The 18th century was a wealth of knowledge, exploration and rapidly growing technology and expanding record-keeping made possible by advances in the printing press. In its determination to preserve the century of revolution, Gale initiated a revolution of its own: digitization of epic proportions to preserve these invaluable works in the largest archive of its kind. Now for the first time these high-quality digital copies of original 18th century manuscripts are available in print, making them highly accessible to libraries ...
The 18th century was a wealth of knowledge, exploration and rapidly growing technology and expanding record-keeping made possible by advances in the printing press. In its determination to preserve the century of revolution, Gale initiated a revolution of its own: digitization of epic proportions to preserve these invaluable works in the largest archive of its kind. Now for the first time these high-quality digital copies of original 18th century manuscripts are available in print, making them highly accessible to libraries, undergraduate students, and independent scholars.The Age of Enlightenment profoundly enriched religious and philosophical understanding and continues to influence present-day thinking. Works collected here include masterpieces by David Hume, Immanuel Kant, and Jean-Jacques Rousseau, as well as religious sermons and moral debates on the issues of the day, such as the slave trade. The Age of Reason saw conflict between Protestantism and Catholicism transformed into one between faith and logic -- a debate that continues in the twenty-first century.++++The below data was compiled from various identification fields in the bibliographic record of this title. This data is provided as an additional tool in helping to insure edition identification: ++++British LibraryT094315The imprint is false. Horizontal chain lines.London: printed for T. and D. Dodesley; J. Durham; and G. Field, 1767. ,182p., plate; 8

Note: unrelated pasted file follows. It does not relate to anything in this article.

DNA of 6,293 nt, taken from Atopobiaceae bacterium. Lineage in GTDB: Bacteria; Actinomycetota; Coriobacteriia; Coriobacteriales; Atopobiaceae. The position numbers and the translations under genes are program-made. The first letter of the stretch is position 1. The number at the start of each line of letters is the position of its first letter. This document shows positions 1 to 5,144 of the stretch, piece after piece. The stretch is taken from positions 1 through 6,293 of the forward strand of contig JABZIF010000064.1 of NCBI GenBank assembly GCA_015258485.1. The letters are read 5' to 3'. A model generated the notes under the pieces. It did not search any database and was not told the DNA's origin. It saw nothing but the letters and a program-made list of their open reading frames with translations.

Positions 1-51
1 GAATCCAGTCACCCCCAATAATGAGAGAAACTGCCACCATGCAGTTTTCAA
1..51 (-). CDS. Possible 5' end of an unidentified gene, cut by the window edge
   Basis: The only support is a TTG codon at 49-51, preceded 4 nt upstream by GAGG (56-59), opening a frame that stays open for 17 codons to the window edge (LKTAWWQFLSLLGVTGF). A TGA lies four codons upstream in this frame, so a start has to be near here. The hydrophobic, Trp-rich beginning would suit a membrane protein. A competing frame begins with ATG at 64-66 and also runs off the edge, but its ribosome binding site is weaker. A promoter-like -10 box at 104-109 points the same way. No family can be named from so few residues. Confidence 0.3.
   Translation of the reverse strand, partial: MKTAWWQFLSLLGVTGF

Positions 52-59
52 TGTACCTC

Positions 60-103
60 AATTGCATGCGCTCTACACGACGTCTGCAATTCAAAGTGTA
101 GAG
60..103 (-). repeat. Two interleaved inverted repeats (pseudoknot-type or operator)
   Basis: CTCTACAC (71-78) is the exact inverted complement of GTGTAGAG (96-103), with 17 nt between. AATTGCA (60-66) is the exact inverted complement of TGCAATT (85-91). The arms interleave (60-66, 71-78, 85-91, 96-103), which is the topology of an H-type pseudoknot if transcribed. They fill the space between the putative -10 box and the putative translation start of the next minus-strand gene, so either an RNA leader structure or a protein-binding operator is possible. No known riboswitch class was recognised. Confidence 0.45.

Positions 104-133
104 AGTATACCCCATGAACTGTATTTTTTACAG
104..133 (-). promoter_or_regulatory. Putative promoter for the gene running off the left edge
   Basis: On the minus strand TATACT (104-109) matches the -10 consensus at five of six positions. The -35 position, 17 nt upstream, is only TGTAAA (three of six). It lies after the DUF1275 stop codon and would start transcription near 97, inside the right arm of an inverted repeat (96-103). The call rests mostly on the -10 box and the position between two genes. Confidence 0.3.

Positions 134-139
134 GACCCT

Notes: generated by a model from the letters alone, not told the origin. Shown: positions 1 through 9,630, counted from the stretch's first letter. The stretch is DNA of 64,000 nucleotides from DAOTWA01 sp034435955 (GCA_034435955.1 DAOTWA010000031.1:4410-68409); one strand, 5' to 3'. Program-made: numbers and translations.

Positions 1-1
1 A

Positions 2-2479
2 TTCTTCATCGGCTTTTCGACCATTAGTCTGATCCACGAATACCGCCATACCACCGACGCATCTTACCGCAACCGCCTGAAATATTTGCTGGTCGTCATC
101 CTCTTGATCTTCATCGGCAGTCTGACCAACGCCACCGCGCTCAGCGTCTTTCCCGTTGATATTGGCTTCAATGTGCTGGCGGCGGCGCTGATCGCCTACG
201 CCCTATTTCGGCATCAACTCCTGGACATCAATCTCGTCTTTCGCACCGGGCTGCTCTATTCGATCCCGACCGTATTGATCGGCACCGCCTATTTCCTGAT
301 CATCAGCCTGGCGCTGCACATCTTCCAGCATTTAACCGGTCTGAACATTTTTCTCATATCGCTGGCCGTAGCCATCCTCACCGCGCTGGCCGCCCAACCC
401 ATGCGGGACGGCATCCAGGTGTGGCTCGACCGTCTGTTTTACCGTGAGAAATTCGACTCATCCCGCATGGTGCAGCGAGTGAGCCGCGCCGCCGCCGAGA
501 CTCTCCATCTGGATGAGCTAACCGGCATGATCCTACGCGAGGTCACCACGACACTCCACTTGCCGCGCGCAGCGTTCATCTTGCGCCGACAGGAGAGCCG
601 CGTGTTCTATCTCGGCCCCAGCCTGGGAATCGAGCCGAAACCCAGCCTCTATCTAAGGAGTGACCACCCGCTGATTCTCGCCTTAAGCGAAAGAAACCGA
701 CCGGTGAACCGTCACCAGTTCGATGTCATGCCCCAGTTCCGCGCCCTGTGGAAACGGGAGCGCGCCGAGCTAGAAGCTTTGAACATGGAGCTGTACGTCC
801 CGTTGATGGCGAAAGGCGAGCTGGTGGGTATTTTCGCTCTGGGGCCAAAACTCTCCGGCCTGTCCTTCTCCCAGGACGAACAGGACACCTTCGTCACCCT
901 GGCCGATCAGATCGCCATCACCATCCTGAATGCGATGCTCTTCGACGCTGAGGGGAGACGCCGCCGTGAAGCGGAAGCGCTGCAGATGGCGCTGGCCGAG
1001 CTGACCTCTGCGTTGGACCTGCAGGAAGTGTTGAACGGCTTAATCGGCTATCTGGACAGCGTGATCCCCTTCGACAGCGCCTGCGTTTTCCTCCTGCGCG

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Good. B00IRJ8PK8  'new translation' [T. Thompson] (London), 4 x 7 inches tall full period leather bound, five raised bands to spine, folding engraved frontispiece, xvi, 237,  pp. No date, but ESTC places the date at 1770 (prior owner dates his ownership at 1774). While the title page lists the publisher as 'T. Thompson, ' this is a false imprint, according to ESTC. Covers are quite rubbed, bumped and edgeworn. Front hinge is tender but holds. Folding frontispiece engraving is creased and torn, with minor loss to the lower margin rule only. 1774 Boston prior owner name to top of title page. A few pages, especially front prelims, with soiling or foxing. Otherwise, a very good copy of a scarce early edition of this influential classic. ESTC lists only two institutional copies worldwide-one at the British Library, and the other at Duke University Library. Preserved in a Brodart rare book box, made from archival-quality, acid-free, lignin-free, 20-point light tan folder stock with a 3 percent calcium carbonate buffer, securely held in place by Velcro buttons, with title page reproduced on front cover of box and title on the spine of the box. An English translation of Solomon Gessner's 'Tod Abels, ' or 'The Death of Abel. ' The translator is not named, but this is believed to be an unauthorized 1770 London printing of a version of Mary Collyer's much-reprinted 1761 English translation. Reference: ESTC No. T94316. ~KKK~ Gessner (1730-1788) was a Swiss painter and poet. Collected editions of Gessner's works were repeatedly published (2 vols, 1777-1778, finally 2 vols., 1841, both at Zurich). J.L. Lowes notes that Mary Collyer's translation of the original was as common as Daniel Defoe's 'Robinson Crusoe': 'No book of foreign growth has ever become so popular. ' He goes on to say that 'Byron read it when he was eight years old, and denied with a little too much emphasis its influence on [his play] 'Cain. ' The influence is equally clear for Samuel Taylor Coleridge, he maintains: 'The Wandering Jew and Cain together took possession of the astral body of an ancient Mariner. ' In Lowes, J.L., 'The Road to Xanadu: A Study in the Ways of the Imagination' (London: Picador, 1978), pp. 234.
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